Actually, my first post on this blog was in January, 2008. So if we are thinking of this as a time machine, I am actually going farther back to points in the game that I never wrote about the first time through.

So… WoW Classic. After it was announced, I originally though that I wouldn’t play it. The game back then was clunky. Quest design was awful. Low-level play was boring with only few abilities to employ.

What brought me around was the prospect that I could play with some of my old guildies. A few of us who still keep in contact through social media all agreed to make characters on the same server, with the thought that we could play together like we did a decade ago.

I’ve now started three characters and taken them up to levels 10-13 – a night elf rogue (duh), a gnome warrior, and a tauren shaman. Here are my thoughts.

The game is just… bad when playing solo. The difference between fighting a creature at your level vs one that is 1 or 2 levels higher than you is tremendous. Accidentally pulling two mobs is almost always fatal. This wouldn’t be so bad if the corpse runs weren’t tedious and vast. I was doing a warrior quest in eastern Dun Morogh, and every time I had to do the corpse run from Kharanos. It nearly made me rage-quit.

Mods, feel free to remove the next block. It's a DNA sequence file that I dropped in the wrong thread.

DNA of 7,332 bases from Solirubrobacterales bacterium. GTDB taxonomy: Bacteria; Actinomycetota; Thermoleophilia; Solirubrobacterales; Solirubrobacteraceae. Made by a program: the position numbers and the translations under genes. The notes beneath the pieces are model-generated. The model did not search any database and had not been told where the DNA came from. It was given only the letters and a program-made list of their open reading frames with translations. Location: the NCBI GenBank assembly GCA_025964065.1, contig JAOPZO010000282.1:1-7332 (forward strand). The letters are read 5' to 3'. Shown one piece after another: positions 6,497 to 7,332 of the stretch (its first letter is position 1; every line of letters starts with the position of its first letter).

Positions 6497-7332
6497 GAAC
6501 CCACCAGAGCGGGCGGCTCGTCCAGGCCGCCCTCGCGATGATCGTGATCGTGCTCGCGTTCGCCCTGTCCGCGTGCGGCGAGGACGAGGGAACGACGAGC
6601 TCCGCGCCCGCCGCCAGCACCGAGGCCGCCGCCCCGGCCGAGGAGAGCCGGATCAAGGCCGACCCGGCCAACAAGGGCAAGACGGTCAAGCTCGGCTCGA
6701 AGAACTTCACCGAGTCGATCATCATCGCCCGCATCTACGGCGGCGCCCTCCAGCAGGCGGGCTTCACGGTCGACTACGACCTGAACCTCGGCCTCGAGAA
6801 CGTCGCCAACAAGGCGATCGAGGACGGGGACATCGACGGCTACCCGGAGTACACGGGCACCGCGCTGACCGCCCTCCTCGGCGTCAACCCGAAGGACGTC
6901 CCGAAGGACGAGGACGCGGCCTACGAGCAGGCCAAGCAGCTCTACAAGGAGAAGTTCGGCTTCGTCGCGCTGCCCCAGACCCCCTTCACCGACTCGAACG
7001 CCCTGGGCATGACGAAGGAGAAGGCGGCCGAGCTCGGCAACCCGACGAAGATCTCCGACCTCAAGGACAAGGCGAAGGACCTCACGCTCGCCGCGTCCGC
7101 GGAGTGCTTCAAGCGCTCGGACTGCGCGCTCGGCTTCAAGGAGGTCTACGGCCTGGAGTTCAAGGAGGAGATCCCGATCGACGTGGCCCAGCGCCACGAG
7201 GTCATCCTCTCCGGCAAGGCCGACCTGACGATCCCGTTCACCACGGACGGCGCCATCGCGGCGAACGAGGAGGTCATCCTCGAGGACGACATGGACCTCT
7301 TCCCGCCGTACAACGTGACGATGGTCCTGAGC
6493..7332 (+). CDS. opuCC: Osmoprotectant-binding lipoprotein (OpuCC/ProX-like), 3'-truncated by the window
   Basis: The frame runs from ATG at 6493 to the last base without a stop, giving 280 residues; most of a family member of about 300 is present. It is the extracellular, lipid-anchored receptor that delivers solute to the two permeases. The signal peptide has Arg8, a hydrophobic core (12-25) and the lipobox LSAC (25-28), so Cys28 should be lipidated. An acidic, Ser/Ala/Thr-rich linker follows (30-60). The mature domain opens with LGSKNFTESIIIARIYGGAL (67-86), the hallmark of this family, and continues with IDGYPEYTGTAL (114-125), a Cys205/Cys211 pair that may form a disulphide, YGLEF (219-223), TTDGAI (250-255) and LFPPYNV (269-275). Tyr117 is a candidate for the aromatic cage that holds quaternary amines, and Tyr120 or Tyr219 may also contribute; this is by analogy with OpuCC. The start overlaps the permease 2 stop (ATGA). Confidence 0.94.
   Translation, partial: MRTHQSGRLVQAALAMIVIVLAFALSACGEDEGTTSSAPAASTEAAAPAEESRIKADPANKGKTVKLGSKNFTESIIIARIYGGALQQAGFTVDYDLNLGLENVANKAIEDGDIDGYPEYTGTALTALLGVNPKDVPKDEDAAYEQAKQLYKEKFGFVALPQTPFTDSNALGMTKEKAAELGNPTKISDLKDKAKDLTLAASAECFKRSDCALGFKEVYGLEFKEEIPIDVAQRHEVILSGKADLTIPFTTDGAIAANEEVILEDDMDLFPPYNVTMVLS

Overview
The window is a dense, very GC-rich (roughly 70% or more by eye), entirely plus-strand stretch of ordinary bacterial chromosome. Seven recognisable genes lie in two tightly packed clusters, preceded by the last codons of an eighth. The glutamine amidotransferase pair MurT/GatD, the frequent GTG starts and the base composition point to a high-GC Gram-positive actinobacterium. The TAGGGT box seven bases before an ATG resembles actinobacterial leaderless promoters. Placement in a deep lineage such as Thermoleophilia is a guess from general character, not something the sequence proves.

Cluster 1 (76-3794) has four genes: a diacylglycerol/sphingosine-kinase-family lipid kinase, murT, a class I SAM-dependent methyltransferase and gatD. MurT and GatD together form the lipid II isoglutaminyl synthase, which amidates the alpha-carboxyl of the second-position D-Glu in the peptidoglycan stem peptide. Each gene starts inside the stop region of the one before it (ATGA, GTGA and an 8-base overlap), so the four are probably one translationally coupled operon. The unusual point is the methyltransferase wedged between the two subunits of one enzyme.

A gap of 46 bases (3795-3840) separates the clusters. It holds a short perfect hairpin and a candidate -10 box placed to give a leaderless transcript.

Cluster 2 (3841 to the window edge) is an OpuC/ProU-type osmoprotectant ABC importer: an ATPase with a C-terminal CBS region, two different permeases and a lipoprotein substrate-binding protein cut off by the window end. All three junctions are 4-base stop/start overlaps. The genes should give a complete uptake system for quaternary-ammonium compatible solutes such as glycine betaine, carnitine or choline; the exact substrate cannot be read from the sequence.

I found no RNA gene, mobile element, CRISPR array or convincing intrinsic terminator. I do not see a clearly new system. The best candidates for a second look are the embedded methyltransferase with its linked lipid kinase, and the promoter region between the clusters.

The quest design is unimaginative, compared to how it has developed over the thirteen years since then. Nearly every quest is a variation on “Collect 8 Goretusk Livers”, only to find that most Goretusks won’t drop their livers for you. Many quests take 30-45 minutes due to low drop rates and multiple corpse runs.

It’s a little better in a group of 2 or 3, especially if one is a healer. Kills are quicker and accidental pulls aren’t so deadly, although only one person can get a drop from each kill so now your group of 2 people has to get 16 Goretusk livers.